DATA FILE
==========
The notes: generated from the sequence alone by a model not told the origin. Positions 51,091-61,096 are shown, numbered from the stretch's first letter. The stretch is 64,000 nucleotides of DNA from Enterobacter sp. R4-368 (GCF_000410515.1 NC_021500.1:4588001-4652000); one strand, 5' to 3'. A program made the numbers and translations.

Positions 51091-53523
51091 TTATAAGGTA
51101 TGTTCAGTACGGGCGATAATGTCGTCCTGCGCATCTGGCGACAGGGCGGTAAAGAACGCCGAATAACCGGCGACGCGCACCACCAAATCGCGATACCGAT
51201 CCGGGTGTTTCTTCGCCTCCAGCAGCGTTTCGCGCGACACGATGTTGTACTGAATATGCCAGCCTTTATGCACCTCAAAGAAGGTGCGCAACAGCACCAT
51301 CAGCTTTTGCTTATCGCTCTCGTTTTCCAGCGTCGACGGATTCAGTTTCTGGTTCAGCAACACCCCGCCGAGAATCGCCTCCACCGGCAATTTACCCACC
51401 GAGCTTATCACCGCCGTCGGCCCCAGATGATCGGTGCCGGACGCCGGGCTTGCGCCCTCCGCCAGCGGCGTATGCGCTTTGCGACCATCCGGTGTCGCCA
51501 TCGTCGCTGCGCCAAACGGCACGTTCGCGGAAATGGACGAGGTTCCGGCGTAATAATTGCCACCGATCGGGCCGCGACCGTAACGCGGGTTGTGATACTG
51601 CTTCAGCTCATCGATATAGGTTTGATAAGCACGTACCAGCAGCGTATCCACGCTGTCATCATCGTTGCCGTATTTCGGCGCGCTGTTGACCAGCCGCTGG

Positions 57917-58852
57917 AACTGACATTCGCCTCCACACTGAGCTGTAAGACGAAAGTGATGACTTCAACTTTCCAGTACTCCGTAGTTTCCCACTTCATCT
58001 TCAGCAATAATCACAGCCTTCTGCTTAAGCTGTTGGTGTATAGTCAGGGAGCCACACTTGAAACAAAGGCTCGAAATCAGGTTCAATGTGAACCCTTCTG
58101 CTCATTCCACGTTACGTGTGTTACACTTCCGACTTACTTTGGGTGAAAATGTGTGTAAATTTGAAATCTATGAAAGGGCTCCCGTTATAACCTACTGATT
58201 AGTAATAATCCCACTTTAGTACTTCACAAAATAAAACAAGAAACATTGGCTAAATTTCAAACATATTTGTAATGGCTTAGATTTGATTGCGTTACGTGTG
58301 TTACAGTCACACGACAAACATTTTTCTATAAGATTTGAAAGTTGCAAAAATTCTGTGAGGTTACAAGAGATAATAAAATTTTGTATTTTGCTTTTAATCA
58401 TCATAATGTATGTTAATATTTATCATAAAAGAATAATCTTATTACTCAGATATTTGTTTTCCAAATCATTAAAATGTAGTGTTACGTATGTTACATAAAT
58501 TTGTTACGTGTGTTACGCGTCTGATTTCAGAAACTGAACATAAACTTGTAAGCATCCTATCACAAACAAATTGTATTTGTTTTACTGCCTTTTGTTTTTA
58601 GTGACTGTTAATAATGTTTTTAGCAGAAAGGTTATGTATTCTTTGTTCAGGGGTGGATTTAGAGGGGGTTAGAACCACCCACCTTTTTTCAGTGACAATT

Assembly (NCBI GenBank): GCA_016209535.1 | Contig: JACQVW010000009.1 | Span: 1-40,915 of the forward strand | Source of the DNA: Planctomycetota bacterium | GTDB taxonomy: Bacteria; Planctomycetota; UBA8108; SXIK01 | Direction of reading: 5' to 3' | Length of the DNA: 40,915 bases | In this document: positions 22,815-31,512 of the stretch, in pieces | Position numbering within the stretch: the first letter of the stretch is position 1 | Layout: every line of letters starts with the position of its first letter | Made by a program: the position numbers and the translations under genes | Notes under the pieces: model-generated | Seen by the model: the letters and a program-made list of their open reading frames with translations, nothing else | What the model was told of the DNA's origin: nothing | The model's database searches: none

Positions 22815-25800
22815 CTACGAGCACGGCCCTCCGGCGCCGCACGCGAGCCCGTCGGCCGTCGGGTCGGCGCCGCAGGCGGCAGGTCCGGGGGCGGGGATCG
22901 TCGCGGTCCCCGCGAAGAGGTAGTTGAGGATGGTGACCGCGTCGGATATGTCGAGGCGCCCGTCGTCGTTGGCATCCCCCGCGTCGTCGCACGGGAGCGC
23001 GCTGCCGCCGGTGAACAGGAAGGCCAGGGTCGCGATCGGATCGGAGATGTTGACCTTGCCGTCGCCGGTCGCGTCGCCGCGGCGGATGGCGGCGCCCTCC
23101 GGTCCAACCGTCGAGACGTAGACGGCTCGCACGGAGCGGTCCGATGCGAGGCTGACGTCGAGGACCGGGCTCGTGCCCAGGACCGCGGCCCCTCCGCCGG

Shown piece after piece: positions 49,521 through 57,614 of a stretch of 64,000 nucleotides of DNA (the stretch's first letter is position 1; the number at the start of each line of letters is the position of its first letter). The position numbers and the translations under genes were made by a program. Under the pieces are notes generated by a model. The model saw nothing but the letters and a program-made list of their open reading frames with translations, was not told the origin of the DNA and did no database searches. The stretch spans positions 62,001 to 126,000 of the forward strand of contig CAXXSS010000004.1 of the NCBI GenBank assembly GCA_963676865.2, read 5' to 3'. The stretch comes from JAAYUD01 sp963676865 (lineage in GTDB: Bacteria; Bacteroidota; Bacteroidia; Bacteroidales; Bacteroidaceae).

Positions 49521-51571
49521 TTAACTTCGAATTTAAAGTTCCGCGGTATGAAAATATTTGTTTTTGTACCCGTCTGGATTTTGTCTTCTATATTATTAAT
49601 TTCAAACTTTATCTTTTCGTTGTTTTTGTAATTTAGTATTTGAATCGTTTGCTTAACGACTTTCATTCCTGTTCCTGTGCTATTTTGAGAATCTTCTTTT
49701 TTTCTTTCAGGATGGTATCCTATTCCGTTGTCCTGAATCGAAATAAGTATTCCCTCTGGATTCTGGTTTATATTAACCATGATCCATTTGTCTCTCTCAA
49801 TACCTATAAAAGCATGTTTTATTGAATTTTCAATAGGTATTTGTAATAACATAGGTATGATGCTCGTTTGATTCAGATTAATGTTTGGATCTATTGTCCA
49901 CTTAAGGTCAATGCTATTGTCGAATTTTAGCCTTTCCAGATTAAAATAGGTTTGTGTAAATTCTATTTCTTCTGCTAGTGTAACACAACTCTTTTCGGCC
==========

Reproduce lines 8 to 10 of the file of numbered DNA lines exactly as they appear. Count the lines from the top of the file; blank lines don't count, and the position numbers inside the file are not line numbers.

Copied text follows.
51501 TCGTCGCTGCGCCAAACGGCACGTTCGCGGAAATGGACGAGGTTCCGGCGTAATAATTGCCACCGATCGGGCCGCGACCGTAACGCGGGTTGTGATACTG
51601 CTTCAGCTCATCGATATAGGTTTGATAAGCACGTACCAGCAGCGTATCCACGCTGTCATCATCGTTGCCGTATTTCGGCGCGCTGTTGACCAGCCGCTGG

Positions 57917-58852